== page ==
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Recipes: Three global takes on chicken that will spice up weeknight meals

Chicken Cutlets With Avocado-Poblano Sauce.Connie Miller/of CB Creatives

Around the world, a weeknight chicken dinner is so much more than bland, rubbery chicken breast. Inspired by the green mojo we found in the Canary Islands, we garnish pan-fried cutlets with a rich blender sauce of avocado, cilantro, almonds, cumin, and lemon juice. In Peru, it’s often escabeche, which soaks cooked chicken thighs in a vinegary marinade spiked with ají amarillo paste and cumin, adding bright flavors without the acid altering the texture of the meat. And in Japan, boneless thighs become teriyaki donburi, rice bowls topped with sliced chicken glazed in a sweet-savory sauce and a quick cabbage slaw.


Chicken Cutlets With Avocado-Poblano Sauce

Makes 4 servings

Classic mojo verde from the Canary Islands is a sauce made by blending cilantro and/or parsley, garlic, green peppers, cumin, and oil. But on Tenerife, the largest of the islands, we learned a different version of mojo verde, one that included avocado and almonds that gave the sauce a creamy, velvety richness. We adapted that sauce for pairing with simple sautéed chicken cutlets seasoned with cumin.

The cutlets should be no more than ½-inch thick or they won’t cook as quickly and evenly. If yours are too thick, place them between two sheets of plastic wrap and gently pound them with a meat pounder to an even ½-inch thickness.

2 medium (6 ounces total) poblano chilies

3 teaspoons ground cumin, divided

Kosher salt and ground black pepper

4 5- to 6-ounce chicken breast cutlets, each ¼- to ½-inch thick

2 tablespoons extra virgin olive oil

1 ripe avocado, halved, pitted, peeled, and chopped

1½ cups lightly packed fresh cilantro, divided

¼ cup slivered almonds, toasted

3 tablespoons lemon juice

2 tablespoons grape-seed or other neutral oil

In a 12-inch nonstick skillet set over medium-high heat, char the poblanos, turning them occasionally, until blackened all over, about 15 minutes. Transfer them to a small bowl, then cover and let steam for 10 minutes; reserve the skillet. Meanwhile, in a small bowl, mix 2 teaspoons of cumin, ¾ teaspoon salt, and ½ teaspoon pepper. Season the chicken on both sides with this mixture; set aside.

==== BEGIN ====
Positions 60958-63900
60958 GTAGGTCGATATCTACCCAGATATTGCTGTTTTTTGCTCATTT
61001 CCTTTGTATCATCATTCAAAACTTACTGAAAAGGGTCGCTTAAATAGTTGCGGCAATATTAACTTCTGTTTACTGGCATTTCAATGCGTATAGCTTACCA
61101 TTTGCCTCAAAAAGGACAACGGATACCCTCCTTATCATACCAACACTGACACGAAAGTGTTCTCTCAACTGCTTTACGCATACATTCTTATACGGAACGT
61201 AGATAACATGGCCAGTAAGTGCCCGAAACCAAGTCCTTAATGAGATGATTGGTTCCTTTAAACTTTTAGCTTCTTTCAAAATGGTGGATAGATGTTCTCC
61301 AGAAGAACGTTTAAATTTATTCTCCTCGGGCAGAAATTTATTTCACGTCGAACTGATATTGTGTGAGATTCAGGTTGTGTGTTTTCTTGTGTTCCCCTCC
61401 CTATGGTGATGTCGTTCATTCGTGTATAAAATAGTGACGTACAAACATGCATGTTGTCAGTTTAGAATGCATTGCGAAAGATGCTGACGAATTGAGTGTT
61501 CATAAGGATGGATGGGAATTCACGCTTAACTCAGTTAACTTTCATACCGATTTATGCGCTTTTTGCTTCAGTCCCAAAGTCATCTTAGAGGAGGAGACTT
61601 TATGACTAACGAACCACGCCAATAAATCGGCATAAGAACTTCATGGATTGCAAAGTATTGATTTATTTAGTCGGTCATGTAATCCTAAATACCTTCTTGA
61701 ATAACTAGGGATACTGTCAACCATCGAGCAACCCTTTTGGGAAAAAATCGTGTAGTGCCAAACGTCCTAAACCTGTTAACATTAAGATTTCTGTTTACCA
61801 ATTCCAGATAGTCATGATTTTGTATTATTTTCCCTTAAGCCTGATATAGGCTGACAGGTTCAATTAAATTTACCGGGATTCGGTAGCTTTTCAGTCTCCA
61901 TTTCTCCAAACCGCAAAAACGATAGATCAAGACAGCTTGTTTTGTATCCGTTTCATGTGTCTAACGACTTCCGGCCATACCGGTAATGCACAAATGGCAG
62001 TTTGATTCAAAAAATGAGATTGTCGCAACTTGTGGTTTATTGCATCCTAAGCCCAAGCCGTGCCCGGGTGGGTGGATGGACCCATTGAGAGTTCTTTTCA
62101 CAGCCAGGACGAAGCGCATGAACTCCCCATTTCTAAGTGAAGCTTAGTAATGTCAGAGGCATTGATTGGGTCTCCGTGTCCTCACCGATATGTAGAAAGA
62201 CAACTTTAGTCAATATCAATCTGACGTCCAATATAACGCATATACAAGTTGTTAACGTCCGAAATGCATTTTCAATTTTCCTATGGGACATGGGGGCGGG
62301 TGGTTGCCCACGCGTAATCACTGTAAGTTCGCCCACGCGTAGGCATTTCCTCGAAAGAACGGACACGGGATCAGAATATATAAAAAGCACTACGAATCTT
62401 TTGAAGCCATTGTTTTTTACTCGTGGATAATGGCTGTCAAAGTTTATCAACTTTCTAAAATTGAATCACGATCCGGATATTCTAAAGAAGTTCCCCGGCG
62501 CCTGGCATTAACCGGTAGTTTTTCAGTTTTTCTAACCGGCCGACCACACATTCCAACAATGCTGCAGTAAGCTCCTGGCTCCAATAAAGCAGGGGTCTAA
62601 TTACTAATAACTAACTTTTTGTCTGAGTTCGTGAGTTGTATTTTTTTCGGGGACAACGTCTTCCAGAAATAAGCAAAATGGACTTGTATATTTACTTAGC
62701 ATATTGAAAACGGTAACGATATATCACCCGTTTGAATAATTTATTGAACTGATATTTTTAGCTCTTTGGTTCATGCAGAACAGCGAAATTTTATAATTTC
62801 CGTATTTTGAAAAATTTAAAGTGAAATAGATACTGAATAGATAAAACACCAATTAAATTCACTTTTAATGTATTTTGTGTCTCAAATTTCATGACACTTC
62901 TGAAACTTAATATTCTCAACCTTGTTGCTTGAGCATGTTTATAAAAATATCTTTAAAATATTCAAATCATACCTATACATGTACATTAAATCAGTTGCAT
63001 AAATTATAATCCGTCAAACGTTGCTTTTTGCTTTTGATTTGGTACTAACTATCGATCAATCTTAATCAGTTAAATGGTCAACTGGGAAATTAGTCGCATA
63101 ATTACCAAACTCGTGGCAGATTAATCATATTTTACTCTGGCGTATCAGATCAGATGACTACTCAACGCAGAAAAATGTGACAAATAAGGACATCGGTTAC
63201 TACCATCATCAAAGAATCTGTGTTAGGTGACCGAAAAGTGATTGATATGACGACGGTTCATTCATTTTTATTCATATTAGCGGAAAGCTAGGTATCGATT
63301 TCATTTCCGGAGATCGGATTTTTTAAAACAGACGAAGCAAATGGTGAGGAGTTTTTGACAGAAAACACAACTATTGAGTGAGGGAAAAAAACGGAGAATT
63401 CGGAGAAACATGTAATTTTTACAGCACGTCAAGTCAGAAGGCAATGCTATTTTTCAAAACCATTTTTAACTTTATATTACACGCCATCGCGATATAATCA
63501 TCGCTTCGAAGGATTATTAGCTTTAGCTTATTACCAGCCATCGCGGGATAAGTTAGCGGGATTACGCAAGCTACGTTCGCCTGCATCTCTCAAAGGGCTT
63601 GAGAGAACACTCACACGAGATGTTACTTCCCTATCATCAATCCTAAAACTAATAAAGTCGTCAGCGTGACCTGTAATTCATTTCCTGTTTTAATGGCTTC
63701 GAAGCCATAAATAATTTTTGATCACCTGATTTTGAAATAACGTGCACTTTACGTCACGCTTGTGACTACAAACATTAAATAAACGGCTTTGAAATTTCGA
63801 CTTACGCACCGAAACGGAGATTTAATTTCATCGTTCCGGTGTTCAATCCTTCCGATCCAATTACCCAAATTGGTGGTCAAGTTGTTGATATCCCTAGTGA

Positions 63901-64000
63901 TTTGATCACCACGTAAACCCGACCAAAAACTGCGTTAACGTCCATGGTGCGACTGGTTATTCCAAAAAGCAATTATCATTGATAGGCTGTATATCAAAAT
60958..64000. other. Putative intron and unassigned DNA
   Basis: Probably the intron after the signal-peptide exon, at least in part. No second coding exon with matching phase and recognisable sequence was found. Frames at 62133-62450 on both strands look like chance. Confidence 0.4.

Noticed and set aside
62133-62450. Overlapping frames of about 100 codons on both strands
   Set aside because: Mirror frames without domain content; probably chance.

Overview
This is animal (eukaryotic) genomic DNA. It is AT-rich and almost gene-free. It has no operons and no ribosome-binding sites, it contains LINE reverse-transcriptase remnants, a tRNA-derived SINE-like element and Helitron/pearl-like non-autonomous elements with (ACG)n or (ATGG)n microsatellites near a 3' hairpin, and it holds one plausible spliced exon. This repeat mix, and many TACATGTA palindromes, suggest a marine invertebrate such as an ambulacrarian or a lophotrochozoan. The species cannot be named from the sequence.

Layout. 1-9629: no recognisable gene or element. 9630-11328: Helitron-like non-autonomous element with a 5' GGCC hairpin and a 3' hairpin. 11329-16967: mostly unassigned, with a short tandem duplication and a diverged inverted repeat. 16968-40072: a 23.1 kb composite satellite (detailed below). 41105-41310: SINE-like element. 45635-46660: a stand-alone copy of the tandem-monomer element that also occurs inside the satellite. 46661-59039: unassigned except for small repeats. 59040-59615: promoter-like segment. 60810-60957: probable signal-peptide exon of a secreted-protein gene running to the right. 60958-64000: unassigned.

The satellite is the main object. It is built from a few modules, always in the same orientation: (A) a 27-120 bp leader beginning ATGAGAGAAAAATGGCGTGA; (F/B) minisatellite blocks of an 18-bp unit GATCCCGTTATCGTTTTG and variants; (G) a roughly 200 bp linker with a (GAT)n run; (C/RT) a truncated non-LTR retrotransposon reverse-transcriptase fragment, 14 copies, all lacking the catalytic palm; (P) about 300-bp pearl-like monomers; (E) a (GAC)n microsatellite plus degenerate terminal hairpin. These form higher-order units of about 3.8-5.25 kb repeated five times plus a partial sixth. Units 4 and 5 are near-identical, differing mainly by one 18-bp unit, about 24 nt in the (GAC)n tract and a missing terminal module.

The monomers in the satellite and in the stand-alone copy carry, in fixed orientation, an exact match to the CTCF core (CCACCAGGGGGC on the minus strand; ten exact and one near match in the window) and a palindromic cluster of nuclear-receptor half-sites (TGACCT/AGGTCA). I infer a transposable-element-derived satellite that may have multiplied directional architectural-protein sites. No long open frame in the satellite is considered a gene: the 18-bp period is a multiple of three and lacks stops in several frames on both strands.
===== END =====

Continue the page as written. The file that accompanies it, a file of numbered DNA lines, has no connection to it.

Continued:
Peel, stem, and seed the chilies, then add them to a blender along with the remaining 1 teaspoon cumin, the olive oil, half the avocado, 1 cup of cilantro, the almonds, the lemon juice, and ¼ teaspoon salt. With the machine running, stream in ‚ cup water and puree until smooth. Taste and season with salt, then set aside.

In the same skillet over medium-high heat, warm the neutral oil until barely smoking. Add the chicken in a single layer and cook until well browned on both sides, 4 to 6 minutes total, flipping once halfway through. Transfer to a platter. Spoon about one-third of the sauce over the chicken, then top with the remaining avocado and the remaining cilantro. Serve with the remaining sauce on the side.

Peruvian-Style Tangy Chicken With Red Onions and Bell Pepper (Chicken Escabeche)Connie Miller/of CB Creatives

Peruvian-Style Tangy Chicken With Red Onions and Bell Pepper (Chicken Escabeche)

Makes 4 servings

This chicken escabeche is seasoned with ají amarillo, an orange-yellow chili ubiquitous to Peruvian cuisine. In the United States, the chilies are difficult to find fresh, but ají amarillo paste, sold in jars, is available in some well stocked markets and specialty stores. The fruity yet earthy flavor of ají amarillo is an important part of this dish, but if you cannot find the paste, use 1 or 2 seeded and finely minced jalapeños. Serve with garlic rice, slices of steamed sweet potato, and peeled and halved hard-cooked eggs.


Regular chili powder should not be substituted for pure ancho chili powder. Regular chili powder is a spice blend, whereas ancho chili powder contains only ancho chilies.

2 pounds bone-in chicken thighs, skin removed, trimmed, and patted dry

Kosher salt and ground black pepper

2 tablespoons grape-seed or other neutral oil, divided

2 cups low-sodium chicken broth

4 medium garlic cloves, minced (1 tablespoon)

2 tablespoons ají amarillo paste

1 tablespoon ancho chili powder

¼ teaspoon ground cumin

3 medium red onions, halved and sliced ¾-inch thick

1 large orange bell pepper, stemmed, seeded, and sliced into ¼-inch strips

1/3 cup white wine vinegar